Here we go: Stand with your feet parallel, about shoulder width apart or slightly wider, whichever feels more comfortable. With your hands open, rotate your upper body to the left, at the same time take a slow inhale with your breath. As you rotate, the left hand is above the right with the left at chin high and the right at chest high. With the rotation, act like you’re gently pushing something away from your body. As you finish the rotation to the left, start to exhale and with hand positions as you rotate to the right, with the same sweeping pushing motion.
Here’s where it gets a little weird, but stay with me. It’s important to do this with the imagination of a child. Children learn by imaginary play. It creates clusters of neurons in the brain so they remember what they imagine. We’re doing the same thing here. What we are going to imagine is that we are pushing clouds away, first to the left with your inhale, then to the right with your exhale. Do this over and over.
If you really get into this silly game of moving clouds, you can imagine that you are the wind, because that’s what really moves clouds. The wind is pure energy, there is no matter, no physical nature. So if we are the wind, we stretch ourselves way up into the sky (in our imagination). If we are pure energy, there is nobody to feel pain, we just have our inhale, as we move one way, and exhale as we move the opposite direction. Soon we feel light and calm. Make it fun, make it silly. It’s not serious business, this moving of clouds. But getting rid of the panic attack is important, and this is the best tool I know. I’ve prescribed this exercise to many of my clients for over 30 years. No drugs and no side effects, except for a calm lightness of being here in this present moment and not anxious about something that hasn’t happened.
To see a 5-minute video of this exercise that I created, go to: Moving Clouds Qigong for Anxiety
Changing How Your Brain Reacts To Stress
Stress Is interesting. On one hand, the hormones Epinephrine (also known as Adrenaline) and Cortisol, give you the energy to accomplish a difficult task. However, if that difficult task is in the future, or may not ever actually happen, but your mind thinks it might, those hormones are still produced even though there is no task to get through. What happens? You start to oscillate with all that energy produced by the stress hormones, and it feels awful! It feels like you want to jump out of your skin! It feels like you’re losing control of your body. You’re about to have a panic attack.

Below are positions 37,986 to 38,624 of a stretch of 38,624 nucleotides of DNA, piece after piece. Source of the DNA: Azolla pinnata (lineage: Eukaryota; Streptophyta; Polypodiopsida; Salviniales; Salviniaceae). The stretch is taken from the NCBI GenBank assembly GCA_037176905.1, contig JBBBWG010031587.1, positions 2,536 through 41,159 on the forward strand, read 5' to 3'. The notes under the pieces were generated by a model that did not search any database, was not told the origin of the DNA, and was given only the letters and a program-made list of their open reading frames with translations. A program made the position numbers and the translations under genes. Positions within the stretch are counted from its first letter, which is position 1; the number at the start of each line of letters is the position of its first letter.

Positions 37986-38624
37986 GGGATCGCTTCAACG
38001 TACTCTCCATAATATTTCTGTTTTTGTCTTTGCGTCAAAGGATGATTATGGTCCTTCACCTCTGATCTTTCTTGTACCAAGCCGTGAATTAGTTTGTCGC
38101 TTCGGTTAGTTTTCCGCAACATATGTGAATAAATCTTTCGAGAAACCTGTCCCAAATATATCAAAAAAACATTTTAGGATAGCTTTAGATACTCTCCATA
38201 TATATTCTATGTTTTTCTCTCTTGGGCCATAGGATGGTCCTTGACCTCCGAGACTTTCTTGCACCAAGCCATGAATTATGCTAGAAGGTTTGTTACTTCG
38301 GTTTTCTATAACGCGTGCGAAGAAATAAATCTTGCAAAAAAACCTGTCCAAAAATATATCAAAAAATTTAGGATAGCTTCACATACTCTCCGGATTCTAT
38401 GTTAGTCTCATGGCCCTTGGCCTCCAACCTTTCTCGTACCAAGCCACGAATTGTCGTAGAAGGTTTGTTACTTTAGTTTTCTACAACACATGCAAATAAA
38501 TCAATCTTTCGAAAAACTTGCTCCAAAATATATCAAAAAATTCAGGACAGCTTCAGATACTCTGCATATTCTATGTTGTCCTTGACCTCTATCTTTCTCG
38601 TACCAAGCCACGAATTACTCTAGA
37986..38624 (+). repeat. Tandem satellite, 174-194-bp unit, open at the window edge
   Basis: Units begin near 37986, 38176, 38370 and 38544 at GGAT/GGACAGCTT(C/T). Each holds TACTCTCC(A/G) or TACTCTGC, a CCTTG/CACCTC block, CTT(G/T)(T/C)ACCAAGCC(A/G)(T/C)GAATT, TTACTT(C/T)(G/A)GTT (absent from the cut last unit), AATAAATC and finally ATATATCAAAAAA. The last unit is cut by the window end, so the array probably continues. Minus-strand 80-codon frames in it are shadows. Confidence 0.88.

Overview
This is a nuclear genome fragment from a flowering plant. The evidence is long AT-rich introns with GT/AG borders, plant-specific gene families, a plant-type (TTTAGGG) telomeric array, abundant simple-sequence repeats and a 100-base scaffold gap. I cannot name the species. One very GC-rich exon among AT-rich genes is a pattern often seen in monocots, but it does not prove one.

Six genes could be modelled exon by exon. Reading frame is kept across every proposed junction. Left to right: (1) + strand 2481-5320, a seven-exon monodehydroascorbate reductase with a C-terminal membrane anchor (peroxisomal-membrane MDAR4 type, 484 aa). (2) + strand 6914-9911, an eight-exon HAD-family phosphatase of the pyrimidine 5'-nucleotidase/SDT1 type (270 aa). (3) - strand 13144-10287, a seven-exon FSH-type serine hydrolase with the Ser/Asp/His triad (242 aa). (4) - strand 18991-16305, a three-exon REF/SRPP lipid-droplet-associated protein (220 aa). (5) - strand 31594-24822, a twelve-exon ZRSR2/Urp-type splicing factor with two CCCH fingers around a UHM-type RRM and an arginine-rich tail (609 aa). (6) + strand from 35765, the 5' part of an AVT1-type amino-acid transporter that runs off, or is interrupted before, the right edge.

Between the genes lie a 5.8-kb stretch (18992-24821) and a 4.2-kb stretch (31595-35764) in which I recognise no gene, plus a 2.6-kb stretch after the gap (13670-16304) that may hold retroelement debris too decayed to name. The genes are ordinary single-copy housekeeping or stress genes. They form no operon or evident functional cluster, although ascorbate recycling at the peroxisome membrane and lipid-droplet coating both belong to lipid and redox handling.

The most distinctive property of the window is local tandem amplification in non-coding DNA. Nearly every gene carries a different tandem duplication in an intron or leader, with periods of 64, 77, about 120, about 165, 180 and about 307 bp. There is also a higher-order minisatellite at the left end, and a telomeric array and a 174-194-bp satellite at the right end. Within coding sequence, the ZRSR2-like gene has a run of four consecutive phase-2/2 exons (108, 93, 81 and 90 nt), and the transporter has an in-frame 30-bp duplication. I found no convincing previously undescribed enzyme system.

Knowing the signals, you can use the above tools to quell your brain’s response. When you do that enough times, you create neuron clusters that now make it second nature to go for your tools, rather than have a full-fledged panic attack. You’ve just experienced Neuroplasticity: you’ve changed your brain! Congratulations.
Remember in the section where I was teaching you the Qigong, “Moving the Clouds”? I asked you to come to the exercise like a child. Children, as well as all of us, learn in two ways. By repetition and imagination. Qigong uses both. That gives you two chances to change how your brain reacts to stress!
You’re Not The Only One!
People that have panic attacks are often embarrassed to talk about it. They think they are weird and no one else ever experiences them. That is a falsehood. Hundreds of thousands of folks just like you have panic attacks every day! Please try these tools, and then you can pass them on like I am to help someone else. That’s how we get better: helping people help themselves.
Good Luck! Have a great rest of your day and here’s to your awesomely healthy self!